Can a bad wall outlet cause a whole wall to go dead?


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Old 02-22-14, 03:38 PM
J
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Can a bad wall outlet cause a whole wall to go dead?

Hi, last night I was turning on my A/V equipment in my master bedroom and all of the sudden boom it all went dead. Now everything on that wall will not work. The ceiling fan/lights, 2 closet lights all of my A/V gear, routers, and even the outlet on the outside of the wall into the den. So, I checked the breaker box and nothing was tripped, but today I went to Lowes and bought a new circuit breaker anyway just to be sure. The old circuit breaker was a 20A and the new one is 30A because I thought it might have just failed instead of tripping. There is a whole lot of current draw on that wall, but no luck. Everything is still dead even after replacing the circuit breaker. I would like to get this fixed as quickly and easily as possible. Also without calling an Electrician if that is at all possible.
Thanks, Jarrod
 
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Old 02-22-14, 03:45 PM
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So, I checked the breaker box and nothing was tripped
You did turn each 15 and 20 amp120 breaker off all the way then on didn't you? You can't tell just by looking.
The old circuit breaker was a 20A and the new one is 30A
Do not use the 30a breaker. It would create a fire hazard. If you need more power run a new dedicated 20 amp circuit only for the entertainment center.
 

Last edited by ray2047; 02-22-14 at 05:24 PM.
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Old 02-22-14, 03:46 PM
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Breakers can but, rarely go bad. Secondly you need to install the proper size breaker before you create a fire hazard.

Try the troubleshooting sticky at the top of the forum and let us know what you find out.
 
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Old 02-23-14, 09:33 PM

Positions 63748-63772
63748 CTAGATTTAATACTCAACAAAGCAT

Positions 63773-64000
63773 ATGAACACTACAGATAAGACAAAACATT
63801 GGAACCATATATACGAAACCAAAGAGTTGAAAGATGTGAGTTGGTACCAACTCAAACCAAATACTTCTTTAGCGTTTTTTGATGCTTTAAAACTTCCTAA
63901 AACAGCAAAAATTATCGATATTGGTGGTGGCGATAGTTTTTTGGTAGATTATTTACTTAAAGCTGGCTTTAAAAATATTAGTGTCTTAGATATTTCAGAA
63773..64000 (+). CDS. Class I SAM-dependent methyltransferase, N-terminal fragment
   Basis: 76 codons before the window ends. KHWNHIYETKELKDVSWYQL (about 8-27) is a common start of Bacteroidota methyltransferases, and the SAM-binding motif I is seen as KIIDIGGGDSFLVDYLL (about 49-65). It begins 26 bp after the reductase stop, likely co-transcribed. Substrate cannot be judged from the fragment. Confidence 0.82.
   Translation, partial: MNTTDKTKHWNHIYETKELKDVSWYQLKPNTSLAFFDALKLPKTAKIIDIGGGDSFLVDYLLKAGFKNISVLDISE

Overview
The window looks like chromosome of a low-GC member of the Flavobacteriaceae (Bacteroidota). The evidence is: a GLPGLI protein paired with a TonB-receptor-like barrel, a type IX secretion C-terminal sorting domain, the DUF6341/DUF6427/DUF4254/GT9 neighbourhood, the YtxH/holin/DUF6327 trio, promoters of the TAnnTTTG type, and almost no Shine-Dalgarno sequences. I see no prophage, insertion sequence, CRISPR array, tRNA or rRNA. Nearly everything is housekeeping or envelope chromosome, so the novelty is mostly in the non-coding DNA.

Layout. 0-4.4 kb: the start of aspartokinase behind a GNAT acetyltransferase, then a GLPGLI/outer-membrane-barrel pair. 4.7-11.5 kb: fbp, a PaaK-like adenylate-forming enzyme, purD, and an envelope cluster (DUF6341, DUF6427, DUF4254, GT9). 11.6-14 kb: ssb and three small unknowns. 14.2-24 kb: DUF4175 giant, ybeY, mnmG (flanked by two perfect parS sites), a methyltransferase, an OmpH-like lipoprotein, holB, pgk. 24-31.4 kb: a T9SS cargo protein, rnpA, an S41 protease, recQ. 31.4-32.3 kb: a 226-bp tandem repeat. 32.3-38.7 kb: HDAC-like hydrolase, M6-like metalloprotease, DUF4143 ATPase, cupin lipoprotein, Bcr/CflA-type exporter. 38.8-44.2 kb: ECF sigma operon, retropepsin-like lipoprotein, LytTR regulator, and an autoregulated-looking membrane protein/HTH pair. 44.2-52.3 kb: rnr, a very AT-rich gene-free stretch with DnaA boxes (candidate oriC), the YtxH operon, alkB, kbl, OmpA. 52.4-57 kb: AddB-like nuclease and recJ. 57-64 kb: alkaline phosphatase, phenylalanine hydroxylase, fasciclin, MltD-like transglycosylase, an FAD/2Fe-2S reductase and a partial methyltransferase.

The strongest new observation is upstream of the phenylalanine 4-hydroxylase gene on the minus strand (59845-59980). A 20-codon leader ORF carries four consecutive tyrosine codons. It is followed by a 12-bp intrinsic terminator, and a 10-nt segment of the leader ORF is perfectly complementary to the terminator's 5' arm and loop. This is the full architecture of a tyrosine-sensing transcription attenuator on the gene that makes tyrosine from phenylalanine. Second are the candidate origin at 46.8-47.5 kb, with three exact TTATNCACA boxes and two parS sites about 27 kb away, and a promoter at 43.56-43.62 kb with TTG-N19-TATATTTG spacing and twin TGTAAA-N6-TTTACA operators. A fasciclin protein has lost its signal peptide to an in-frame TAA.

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I think I bypassed the problem.

I think the problem was with the actual wiring, so I got an elctrical book and it said to use 10 gauge wire with a 30A breaker. So I ran new wire and replaced the outlet and now everything is working fine. For some reason the washing machine was on the same breaker too, so it is now rewired to a dedicated 20A breaker that has been routed into the garage. Thanks for your advice!
 
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Old 02-24-14, 05:38 AM
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But if you don't have any high load appliances connected, 30 amps is too much for a residential set up. The converse of the book you read, would have indicated a 20 amp breaker for 12 gauge wire, which makes more sense. Changing the breaker to 20 amps and replacing any defective wiring would have been better, IMO.
 
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Old 02-24-14, 06:55 AM
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Your lack of knowledge is scarey. You read only part of a book, took what you read out of context, and created a non code compliant situation. As Larry wrote by code general purpose 120 volt circuits can not exceed 20 amps. You can leave the #10 but the circuit breaker should be changed to a 20 amp.
 
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Old 02-26-14, 12:52 AM
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I'm not that ignorant.

Current only flows by what is being pulled. It isn't like having a 30A breaker is going to be pushing out 30A of current. The Wire can handle the extra load in the event I have ALL of my A/V equipment on and cranked to 11, both closet lights on, the ceiling fan at max, the overhead light burning and maybe a major appliance plugged into the other outlet.

Meeting Code isn't all that important to me I will probably live here for the rest of my life, but in the event that I do leave this house I will defer to your knowledge and install a 20A breaker.
 
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Old 02-26-14, 02:50 AM
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Meeting Code isn't all that important to me...
Nobody on this forum is going to sprinkle holy water on a non code compliant installation.
 
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Old 02-26-14, 10:45 AM
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I will probably live here for the rest of my life
Not if you burn the place down.
 
 

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